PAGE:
The Parents’ Role

    No parent wants to get a phone call from an unhappy-sounding son or daughter. Almost every parent will get at least one such call at some point. What can you do?

    Lend an empathic ear. Listen nonjudgmentally, and try to understand what your student is experiencing. Validate feelings if it seems appropriate (e.g., “That must be very difficult.”).

    Stay in touch. Your student is in a new and potentially overwhelming environment, and knowing that you are still there can make a difference. Letters and packages from home, email messages, text messages, IMs, and phone calls can be critical to helping a student feel comfortable and supported.

    Offer encouragement. Let your student know that you have faith in him or her to make the right decisions.

    Encourage your student to consider available resources for resolving problems. It’s a good idea to familiarize yourself with the College’s support services and to encourage them to use the resources here. A great question to a student who seems to be stuck or struggling would be: “Who might you go to for help with that?”

    Inquire gently. Away from home and your direct guidance for the first time, students may have trouble with medication management, require counseling to help with emerging emotional issues, or develop substance abuse problems. You can monitor these potential challenges by making gentle inquiries. Ask your student about their social life and about their physical and mental health and well-being.

    Setting Family Expectations

    One of the largest issues we have observed is that families experience conflict because the parents and the student do not have the same expectations. We strongly urge families to have open discussions about hopes and expectations.

    We advise families to consider together:

    • Expectations about class attendance, use of campus resources, and minimum standards for grades
    • Overall budget, allowance, and spending money
    • Frequency of telephone and email contact
    • Medication issues: will prescriptions be filled at home or at college?
    • Timing of student visits home
    • Timing of parent visits to Landmark College
    • Long-term academic aspirations and life goals

    Advisors serve as the primary contact person for parents or sponsors who have questions about their academic program. The student is primarily responsible for contact with parents.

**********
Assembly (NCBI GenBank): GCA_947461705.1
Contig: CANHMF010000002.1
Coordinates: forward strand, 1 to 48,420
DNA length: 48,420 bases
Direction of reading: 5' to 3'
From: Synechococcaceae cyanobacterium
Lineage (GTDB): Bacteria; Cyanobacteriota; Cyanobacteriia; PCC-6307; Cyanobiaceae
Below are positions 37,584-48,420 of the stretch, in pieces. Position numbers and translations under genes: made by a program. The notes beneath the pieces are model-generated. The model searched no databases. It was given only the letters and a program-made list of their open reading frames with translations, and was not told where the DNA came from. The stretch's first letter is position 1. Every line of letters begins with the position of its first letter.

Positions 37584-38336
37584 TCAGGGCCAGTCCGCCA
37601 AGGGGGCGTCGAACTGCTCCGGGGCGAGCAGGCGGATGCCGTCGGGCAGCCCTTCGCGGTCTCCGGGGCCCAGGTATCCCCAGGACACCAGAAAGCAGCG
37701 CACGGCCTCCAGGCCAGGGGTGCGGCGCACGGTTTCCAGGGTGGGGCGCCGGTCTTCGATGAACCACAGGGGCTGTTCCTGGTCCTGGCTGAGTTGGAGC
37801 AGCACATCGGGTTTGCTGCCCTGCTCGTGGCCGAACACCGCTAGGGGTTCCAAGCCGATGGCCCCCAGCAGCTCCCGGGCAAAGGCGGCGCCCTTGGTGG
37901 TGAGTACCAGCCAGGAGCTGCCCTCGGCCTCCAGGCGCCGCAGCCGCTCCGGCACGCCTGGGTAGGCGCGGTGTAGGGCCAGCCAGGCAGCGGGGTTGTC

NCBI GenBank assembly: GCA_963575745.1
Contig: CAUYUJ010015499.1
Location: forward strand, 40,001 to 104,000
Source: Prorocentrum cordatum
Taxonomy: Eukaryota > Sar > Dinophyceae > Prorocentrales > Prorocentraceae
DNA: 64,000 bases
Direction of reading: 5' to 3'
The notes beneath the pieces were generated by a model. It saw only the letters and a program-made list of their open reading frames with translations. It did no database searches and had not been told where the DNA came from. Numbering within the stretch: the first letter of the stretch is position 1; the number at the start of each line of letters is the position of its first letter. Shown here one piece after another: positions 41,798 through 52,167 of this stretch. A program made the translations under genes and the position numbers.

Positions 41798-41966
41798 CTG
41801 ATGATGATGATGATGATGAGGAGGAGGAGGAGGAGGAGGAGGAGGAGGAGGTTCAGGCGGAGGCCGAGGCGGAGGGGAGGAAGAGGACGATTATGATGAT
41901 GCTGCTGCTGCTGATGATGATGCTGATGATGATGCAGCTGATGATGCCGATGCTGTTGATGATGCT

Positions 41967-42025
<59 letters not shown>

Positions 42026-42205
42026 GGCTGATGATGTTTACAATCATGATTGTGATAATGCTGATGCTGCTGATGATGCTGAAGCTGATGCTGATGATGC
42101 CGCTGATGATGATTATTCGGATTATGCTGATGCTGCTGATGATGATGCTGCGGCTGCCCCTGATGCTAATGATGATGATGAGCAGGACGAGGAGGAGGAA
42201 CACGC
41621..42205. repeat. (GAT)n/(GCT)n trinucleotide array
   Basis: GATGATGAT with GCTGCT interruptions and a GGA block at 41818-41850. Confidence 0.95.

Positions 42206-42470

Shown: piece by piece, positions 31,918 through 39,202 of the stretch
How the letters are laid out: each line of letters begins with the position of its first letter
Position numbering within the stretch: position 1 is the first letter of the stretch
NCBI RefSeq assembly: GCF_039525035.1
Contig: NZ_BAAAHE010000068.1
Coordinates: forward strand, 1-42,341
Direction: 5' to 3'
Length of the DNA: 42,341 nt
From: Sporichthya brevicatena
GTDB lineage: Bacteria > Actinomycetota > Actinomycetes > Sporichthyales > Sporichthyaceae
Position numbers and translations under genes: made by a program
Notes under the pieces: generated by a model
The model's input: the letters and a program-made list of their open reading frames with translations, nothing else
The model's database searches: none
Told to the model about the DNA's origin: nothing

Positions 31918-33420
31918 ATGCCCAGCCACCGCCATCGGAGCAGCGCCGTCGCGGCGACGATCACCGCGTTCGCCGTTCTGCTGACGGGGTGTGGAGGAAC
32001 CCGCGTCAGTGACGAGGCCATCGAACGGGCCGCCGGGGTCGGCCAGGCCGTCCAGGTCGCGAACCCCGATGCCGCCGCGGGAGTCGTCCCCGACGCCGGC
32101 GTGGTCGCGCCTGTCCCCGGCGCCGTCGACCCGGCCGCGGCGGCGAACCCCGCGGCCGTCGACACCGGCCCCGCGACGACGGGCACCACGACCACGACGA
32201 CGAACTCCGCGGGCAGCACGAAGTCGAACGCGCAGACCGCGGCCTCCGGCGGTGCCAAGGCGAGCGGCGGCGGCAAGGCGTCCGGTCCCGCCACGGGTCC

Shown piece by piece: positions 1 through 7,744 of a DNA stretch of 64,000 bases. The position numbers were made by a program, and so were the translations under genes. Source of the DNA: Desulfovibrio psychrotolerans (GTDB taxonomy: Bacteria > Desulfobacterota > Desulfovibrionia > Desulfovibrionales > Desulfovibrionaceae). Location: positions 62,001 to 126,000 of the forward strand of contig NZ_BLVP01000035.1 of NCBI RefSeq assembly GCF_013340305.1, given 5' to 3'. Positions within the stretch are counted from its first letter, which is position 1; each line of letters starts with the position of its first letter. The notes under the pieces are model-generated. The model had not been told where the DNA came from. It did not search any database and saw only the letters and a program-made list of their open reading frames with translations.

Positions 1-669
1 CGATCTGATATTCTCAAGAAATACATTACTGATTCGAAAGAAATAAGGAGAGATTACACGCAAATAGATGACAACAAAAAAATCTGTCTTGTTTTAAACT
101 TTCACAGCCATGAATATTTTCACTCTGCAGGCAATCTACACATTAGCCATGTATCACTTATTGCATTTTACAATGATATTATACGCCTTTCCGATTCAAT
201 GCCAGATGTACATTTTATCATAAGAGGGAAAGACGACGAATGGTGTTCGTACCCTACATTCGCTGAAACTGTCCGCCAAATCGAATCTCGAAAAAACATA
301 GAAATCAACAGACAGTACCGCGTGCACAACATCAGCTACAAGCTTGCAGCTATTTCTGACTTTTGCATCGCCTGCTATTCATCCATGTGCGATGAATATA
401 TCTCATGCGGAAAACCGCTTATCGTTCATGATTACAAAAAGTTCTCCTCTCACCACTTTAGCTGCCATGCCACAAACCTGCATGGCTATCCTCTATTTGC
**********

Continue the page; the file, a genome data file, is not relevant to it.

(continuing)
• We encourage families to work with their students to develop a plan for staying informed about their progress.

    In addition to feedback in classes and after assignments, faculty provide updates on progress to students three times a semester: right before family weekend, at the midpoint of the course, and at the end of course. Faculty may also raise notification warnings if they observe any indications that the student may need additional help. Students can access faculty feedback through the course Canvas site and through the Student Central application.

    If we have authorization to disclose information on a student’s educational record (see information about FERPA below), families on the approved contact list will receive email notifications of repeated warnings and academic intervention meetings. If need be, families can contact their student’s academic advisor to discuss observations and concerns. Families are discouraged from contacting members of the faculty directly.

    Who is an “approved contact”?

    The Family Educational Rights & Privacy Act of 1974 (FERPA) is a federal law that allows students attending postsecondary institutions to access their own educational records, seek to have their records amended, and control the disclosure of personally identifiable information from their educational records. All educational agencies and institutions that receive federal funding must follow the regulations of FERPA.

    When a student turns 18 years old, or enters a postsecondary institution at any age (even as a minor), the rights under FERPA transfer from the parents to the student.

    FERPA requires Landmark College officials to obtain consent from students before information from an educational record is disclosed. The College may disclose information from an “eligible student’s” education records to the parents or guardian of the student, without the student’s consent, if the student is a dependent for tax purposes.

    Neither the age of the student nor the parent’s status as a custodial parent is relevant. If a student is claimed as a dependent by either parent for tax purposes, then either parent may have access under this provision. If the student is not a dependent, then the student must generally provide consent for the school to disclose the information to the parents.

    The College is informed of dependent status or other consent for disclosure by completion of “Authorization to Release Student Account and Education Information” form available through the Registrar’s office.